I have been thinking a lot about the power of presentations of learning lately. I strongly believe that we miss a huge opportunity when students simply display slideshows of work they have produced. We need to add in feedback and reflection about the product and process.
However, this is more difficult for younger students and second language learners who are just growing into literacy. How do these students articulate their learning without being constrained by language limitations?
Celebrating the results of hard work is a positive experience every student should enjoy, not fear. Following are a few ways to ensure this opportunity is available for young students and ELLs.
James Asher, the developer of the Total Physical Response model of language learning, has postulated that language is learned primarily by listening. As students present multimedia projects that include a combination of text, images, and either recorded narration or live oral presentations to support slideshow content, students in the audience hear language supported by images and other media that that help them decode and remember, and they see textual representations of the words they are hearing.
Asher, and many other researchers in the field of language acquisition, has also claimed that learning language should not involve any stress. Even students with strong language skills are unlikely to agree that oral presentations in any form in front of an audience are stress free; the stress is compounded for ELLs. How can we overcome the stress associated with this form of communication?
Classrooms that have a positive culture celebrate risk taking and practice. This environment isn’t always easy to cultivate, but it can be fostered by directly talking about norms for communication, discussion, and presentations.
Talk to your students about appropriate behaviors for presentations. Establish presentation procedures so that when students are done presenting products and ideas, the audience applauds to celebrate. Next, open the floor for positive comments from the audience. Once the audience has positively reinforced the speaker, have the audience ask any questions about the material covered.
To keep the culture positive as everyone is learning, you may want to keep presentations by primary learners and those made by ELLs completely free of critiques.
Tools like Pixie and Wixie allow students to record narration. Instead of dealing with the stress of speaking live in front of a large group, English language learners and struggling readers can instead record their comments using a microphone and headphones. Carolyn Daly describes this process as a “private, non-threatening opportunity to practice fluency.” Recording their narration affords students the ability to read, reread, record, listen, and rerecord. Once students feel positive about the results of their narration, they can share it with others.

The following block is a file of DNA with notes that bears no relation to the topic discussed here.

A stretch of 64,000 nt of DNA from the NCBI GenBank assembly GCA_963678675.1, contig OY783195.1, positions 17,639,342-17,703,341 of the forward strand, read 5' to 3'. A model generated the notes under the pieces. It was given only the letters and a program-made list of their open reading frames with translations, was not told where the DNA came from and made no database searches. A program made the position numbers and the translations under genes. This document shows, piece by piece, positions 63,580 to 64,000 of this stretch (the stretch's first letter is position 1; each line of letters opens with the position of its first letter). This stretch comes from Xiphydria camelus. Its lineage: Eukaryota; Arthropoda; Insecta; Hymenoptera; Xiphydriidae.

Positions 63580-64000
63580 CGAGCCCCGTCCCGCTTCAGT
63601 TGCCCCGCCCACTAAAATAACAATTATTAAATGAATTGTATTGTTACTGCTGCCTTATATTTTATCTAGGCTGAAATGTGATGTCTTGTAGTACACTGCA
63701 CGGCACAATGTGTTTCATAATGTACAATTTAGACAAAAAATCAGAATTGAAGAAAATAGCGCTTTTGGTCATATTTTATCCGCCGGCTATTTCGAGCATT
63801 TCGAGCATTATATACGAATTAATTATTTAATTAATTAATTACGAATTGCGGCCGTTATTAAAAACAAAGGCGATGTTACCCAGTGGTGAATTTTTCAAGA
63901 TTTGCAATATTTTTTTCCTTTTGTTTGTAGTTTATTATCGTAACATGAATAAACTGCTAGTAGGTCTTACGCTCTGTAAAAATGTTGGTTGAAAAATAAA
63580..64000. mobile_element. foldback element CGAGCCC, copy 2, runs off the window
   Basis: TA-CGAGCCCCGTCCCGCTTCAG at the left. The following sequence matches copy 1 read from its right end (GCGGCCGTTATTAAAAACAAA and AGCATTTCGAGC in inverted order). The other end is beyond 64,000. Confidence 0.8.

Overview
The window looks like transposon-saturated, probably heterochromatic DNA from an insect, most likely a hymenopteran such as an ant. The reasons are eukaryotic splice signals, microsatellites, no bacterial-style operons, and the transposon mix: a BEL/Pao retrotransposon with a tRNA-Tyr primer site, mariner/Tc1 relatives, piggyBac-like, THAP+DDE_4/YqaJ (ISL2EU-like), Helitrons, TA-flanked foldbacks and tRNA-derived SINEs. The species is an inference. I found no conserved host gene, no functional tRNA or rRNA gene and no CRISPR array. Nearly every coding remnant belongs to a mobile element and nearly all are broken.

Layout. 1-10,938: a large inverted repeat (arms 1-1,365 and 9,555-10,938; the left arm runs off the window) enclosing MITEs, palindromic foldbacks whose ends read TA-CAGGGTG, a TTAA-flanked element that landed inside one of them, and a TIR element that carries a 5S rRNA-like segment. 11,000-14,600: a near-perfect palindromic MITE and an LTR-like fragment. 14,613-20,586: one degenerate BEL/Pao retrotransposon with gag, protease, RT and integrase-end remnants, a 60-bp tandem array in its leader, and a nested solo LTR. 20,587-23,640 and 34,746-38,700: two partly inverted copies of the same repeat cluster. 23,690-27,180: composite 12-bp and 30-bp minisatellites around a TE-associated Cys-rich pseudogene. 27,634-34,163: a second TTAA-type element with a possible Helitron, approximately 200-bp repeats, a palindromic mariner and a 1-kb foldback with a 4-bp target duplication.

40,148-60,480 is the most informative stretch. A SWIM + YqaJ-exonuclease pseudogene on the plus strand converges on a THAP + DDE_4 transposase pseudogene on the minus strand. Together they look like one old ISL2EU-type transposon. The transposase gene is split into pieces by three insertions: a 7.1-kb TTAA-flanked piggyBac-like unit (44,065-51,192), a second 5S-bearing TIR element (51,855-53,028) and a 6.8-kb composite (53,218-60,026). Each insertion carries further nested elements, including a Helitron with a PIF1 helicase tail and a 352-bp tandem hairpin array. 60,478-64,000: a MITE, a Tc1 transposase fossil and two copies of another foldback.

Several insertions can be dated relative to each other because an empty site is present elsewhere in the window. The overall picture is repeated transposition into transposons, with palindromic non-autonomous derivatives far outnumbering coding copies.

If you don’t have the necessary hardware for recording audio, encourage ELLs to read the text they have on the screen or memorize the sentences, practicing fluency and building confidence before presenting to the class.
To reduce anxiety about speaking improperly in front of the class, provide sentence starters to students before they present. For example:
“Hello, my name is ________. I am here to teach you about ________.”
“On my page, I made a ________. (noun) It is _____ (adjective).”
“My favorite thing on my page is __________.”
“I learned that ____________.” (fact)
“It is important to know _________ about ________ .” (fact about subject).
Model the process in front of students using the sentence starters you provide. The modeling process also provides you with an opportunity to refine the sentence starters to make them more naturally. Changing a sentence to make it better is a wonderful example of risk taking for your students, allowing you to show that you are also learning and that learning English isn’t always easy.
You can also support language acquisition and vocabulary building by using the contents on a slide as part of a class discussion or activity. Share a slide or choose a page in a presentation and ask the class to name the objects that they see. For example, in this image, students might share words like girl, bed, sister, window, dog, and clock.
Then, have students brainstorm adjectives to describe the objects, like large, small, green, rectangle, old, and so on. Write the words where everyone can see so that students associate the written words with their pronunciation. Using work students have done as part of a larger project also demonstrates that you value their efforts and contributions.
In the words of Stephen Krashen, students best acquire language
“the way thousands of people have acquired second languages throughout history... They acquired second languages while they were focused on something else, while they were gaining interesting or needed information, or interacting with people they liked to be with.”
No matter how you choose to celebrate student work and structure presentations of learning, be sure to make the process fun and non-threatening so students share and produce language without even realizing that they are also practicing literacy.
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